I work with several couples who love each other and want their relationships to thrive and grow, but they don’t put much effort into planning quality time together. “Busyness” has become a major rationale for many couples, as they balance the multiple roles of employee or business owner, parent, friend, relative, self-care, and partner.
I find myself telling couples with some frequency that wanted time together won’t just happen on its own when you have a lot on your plate. Wishing for it isn’t enough – you need to be more intentional about making it happen by putting it near the top of your priority list and individually and together planning.
If you’re a bit wary about whether your ideas for meaningful, fun time together will be a hit with your partner then ask them about the kinds of activities indoors and outdoors they’d enjoy. You can each make a list, put the ideas in a jar, and pick from each other’s jars, taking turns. (My “Jar Exercise” I refer to in one of my free articles you can receive by signing up). Don’t allow quality time together to become a one-person job. It’s best to share the labor of connection. You’ll also get more “bang for your buck” by introducing novel places and activities. Neuroscience points out the benefit of novelty to the bonding experience between couples, so try to avoid doing the same old thing every time you’re together. Try to balance tried and true rituals you both enjoy with new experiences and places. You’ll be enriching your relationship in a major way. You’ll be avoiding the big pit of “busyness” and disconnection in your relationship, and you’ll feel better about being proactive about this issue.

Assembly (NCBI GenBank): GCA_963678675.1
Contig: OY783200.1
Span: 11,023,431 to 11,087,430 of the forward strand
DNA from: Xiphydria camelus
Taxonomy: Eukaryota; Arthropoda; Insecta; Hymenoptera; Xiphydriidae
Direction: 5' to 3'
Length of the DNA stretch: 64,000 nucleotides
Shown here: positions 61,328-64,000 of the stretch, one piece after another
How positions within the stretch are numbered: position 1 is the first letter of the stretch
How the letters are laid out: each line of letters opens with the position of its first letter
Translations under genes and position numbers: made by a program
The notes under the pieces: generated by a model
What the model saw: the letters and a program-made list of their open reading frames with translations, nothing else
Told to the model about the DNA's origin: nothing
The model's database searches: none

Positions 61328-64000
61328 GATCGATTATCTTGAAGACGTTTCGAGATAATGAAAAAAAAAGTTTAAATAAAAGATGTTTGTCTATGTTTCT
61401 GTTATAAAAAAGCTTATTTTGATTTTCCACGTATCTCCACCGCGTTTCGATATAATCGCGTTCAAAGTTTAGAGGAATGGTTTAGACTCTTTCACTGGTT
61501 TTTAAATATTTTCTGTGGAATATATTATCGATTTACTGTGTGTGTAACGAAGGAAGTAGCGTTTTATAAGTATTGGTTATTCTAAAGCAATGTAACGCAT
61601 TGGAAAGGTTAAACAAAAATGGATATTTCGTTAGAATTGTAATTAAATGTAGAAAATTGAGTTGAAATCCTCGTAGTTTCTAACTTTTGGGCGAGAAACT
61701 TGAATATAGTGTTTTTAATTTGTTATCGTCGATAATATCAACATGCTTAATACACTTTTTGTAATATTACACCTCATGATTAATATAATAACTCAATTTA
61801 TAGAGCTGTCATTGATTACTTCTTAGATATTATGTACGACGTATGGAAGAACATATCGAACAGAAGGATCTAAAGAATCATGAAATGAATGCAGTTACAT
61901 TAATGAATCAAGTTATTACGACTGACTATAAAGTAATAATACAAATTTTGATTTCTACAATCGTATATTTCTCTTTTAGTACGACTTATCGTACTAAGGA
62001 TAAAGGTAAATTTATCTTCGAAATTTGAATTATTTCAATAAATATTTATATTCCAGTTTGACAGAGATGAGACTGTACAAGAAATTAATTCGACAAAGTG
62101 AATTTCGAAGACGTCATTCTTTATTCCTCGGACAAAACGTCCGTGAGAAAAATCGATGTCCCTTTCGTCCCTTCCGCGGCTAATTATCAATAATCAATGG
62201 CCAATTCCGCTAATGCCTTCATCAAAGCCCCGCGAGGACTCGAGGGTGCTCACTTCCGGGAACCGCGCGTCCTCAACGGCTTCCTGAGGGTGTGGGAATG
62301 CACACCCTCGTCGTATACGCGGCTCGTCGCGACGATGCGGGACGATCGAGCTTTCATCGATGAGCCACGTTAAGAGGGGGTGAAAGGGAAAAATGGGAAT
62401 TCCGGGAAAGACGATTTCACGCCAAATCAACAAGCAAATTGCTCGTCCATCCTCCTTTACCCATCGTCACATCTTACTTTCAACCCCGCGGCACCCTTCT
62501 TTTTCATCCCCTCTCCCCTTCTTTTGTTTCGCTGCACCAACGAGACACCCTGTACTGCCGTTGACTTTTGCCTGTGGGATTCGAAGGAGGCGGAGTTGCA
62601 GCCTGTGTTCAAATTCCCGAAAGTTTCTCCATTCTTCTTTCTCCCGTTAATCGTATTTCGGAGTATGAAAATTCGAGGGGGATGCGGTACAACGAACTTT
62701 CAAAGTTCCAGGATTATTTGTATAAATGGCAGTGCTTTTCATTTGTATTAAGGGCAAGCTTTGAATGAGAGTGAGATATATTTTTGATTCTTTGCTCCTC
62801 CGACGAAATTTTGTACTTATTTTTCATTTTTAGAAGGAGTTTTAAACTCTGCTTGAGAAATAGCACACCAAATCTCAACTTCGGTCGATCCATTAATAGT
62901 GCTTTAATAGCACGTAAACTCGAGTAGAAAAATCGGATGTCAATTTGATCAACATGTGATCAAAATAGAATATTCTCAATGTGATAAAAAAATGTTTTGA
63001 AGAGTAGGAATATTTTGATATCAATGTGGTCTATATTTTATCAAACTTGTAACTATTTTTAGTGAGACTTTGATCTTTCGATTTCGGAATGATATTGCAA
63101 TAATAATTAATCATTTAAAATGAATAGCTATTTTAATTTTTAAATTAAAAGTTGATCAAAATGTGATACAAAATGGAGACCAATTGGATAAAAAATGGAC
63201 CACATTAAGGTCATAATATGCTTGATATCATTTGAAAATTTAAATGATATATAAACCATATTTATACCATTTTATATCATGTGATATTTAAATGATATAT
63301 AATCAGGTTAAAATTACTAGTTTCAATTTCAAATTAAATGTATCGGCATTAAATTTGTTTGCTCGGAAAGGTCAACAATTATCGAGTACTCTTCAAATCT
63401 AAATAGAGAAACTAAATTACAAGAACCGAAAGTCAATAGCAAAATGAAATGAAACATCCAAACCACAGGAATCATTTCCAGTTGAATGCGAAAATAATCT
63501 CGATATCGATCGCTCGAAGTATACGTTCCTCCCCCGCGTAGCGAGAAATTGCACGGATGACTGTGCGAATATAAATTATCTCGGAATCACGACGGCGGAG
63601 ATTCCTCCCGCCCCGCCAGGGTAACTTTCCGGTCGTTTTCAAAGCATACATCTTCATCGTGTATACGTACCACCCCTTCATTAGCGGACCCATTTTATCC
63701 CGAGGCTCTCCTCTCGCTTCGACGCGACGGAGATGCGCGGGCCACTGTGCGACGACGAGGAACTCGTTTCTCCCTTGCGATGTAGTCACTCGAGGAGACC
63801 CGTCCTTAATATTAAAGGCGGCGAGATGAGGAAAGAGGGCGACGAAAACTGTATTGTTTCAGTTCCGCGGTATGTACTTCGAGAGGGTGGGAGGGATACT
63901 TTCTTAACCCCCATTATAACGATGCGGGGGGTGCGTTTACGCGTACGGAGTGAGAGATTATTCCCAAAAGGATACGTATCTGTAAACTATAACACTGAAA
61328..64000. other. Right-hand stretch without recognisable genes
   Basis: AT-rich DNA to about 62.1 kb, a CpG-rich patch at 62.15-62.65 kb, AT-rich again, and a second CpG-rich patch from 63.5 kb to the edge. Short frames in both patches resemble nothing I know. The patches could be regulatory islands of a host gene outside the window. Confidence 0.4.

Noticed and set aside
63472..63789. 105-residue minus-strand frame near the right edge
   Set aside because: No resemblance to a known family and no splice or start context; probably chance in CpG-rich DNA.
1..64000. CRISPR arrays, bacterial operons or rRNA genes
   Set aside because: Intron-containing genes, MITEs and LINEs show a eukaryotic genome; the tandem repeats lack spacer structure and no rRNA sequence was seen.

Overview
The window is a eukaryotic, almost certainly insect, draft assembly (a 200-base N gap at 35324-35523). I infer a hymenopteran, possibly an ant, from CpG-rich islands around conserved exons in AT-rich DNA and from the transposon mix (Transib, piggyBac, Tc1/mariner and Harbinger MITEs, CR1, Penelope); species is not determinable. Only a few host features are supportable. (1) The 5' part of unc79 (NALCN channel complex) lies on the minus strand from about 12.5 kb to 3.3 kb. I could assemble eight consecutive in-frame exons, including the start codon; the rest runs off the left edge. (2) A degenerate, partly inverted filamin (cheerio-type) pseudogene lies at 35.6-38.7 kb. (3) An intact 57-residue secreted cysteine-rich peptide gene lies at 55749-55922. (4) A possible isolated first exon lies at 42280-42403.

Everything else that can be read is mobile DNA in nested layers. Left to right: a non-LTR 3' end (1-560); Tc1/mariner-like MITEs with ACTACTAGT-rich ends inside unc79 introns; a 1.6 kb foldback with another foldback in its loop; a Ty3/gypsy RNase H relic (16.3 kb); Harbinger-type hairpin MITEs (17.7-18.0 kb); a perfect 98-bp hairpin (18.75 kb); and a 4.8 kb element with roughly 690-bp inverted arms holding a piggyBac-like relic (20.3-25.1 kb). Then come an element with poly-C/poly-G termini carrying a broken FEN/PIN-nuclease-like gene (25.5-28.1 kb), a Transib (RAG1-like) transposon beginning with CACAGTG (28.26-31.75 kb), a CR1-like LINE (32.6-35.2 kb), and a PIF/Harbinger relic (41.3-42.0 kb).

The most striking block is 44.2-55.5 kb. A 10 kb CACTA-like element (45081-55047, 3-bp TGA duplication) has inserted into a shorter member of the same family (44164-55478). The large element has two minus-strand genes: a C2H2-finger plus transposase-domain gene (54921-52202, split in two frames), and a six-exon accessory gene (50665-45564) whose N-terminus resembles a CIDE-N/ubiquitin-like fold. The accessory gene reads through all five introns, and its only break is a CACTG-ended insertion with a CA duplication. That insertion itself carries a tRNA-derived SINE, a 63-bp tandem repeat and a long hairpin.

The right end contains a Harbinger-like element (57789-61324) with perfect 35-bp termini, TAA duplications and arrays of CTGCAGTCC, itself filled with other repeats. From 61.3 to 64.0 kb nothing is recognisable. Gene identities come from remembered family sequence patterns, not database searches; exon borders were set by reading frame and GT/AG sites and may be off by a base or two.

Here we are on the eve of another Valentine’s Day. Chances are, you’re running around frantically looking for flowers or chocolates for your honey, wanting to tell them how much you care. If you’ve been remiss and haven’t expressed these feelings in words or meaningful actions then you’re behind the eight ball right now. But, there’s hope!…..
There are thousands of ways to show your partner that your care. It may be a bit late for this Valentine’s Day, but not too late for every day of this year! If you’re lacking ideas about how to express your love in ways that will resonate with your partner, don’t give up by just doing the perfunctory Valentine’s Day stuff. Here are two terrific books I encourage couples to buy and use every single day of the year. Remember, change doesn’t happen in one giant Hallmark moment, but through thousands of choices, large and small, throughout your life.
I could never sit “Indian Style,” so when I spent two weeks in Girl Scout camp at age nine I felt like a total failure next to all the other little scouts sitting like perfect Yogis around the campfire, inhaling their gooey Smores. Imagine my later dismay whenever I attended a cozy, casual group event, or God forbid, a Yoga class and attempted to achieve a Namaste frame of mind in lotus position! So, sadly to say, my attempts at “regular” meditation haven’t been stellar with the posture all convoluted. I also sit in my work as a psychotherapist more than most elders do when they’re confined to wheelchairs, so more sitting as a form of meditative practice is generally out.